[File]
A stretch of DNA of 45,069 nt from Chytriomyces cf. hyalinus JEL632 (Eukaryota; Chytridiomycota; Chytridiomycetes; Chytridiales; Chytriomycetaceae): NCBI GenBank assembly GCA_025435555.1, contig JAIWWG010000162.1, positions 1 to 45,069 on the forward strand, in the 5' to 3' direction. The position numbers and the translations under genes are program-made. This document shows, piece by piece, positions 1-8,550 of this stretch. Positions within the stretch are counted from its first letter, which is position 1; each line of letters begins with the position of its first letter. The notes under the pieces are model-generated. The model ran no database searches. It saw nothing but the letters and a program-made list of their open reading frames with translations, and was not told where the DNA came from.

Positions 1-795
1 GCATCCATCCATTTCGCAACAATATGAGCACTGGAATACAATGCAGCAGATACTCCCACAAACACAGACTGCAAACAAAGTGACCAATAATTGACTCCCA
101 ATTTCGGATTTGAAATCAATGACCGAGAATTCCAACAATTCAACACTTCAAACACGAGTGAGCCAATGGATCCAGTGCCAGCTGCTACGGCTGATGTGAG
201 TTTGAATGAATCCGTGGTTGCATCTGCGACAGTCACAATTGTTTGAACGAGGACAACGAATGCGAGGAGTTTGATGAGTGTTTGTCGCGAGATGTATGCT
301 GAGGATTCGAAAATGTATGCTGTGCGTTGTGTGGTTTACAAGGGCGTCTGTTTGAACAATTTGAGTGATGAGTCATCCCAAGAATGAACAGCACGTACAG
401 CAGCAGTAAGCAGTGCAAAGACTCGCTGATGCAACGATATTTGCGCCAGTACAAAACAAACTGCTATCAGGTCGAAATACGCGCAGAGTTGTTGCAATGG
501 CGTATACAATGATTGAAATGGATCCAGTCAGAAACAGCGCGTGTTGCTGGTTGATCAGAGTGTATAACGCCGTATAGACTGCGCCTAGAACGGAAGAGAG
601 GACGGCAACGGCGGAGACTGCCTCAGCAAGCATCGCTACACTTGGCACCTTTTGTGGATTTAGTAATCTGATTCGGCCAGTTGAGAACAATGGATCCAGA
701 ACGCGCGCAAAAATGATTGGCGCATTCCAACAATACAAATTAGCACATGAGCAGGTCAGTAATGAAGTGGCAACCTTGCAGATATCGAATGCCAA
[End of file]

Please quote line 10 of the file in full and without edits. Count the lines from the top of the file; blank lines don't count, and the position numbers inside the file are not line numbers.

701 ACGCGCGCAAAAATGATTGGCGCATTCCAACAATACAAATTAGCACATGAGCAGGTCAGTAATGAAGTGGCAACCTTGCAGATATCGAATGCCAA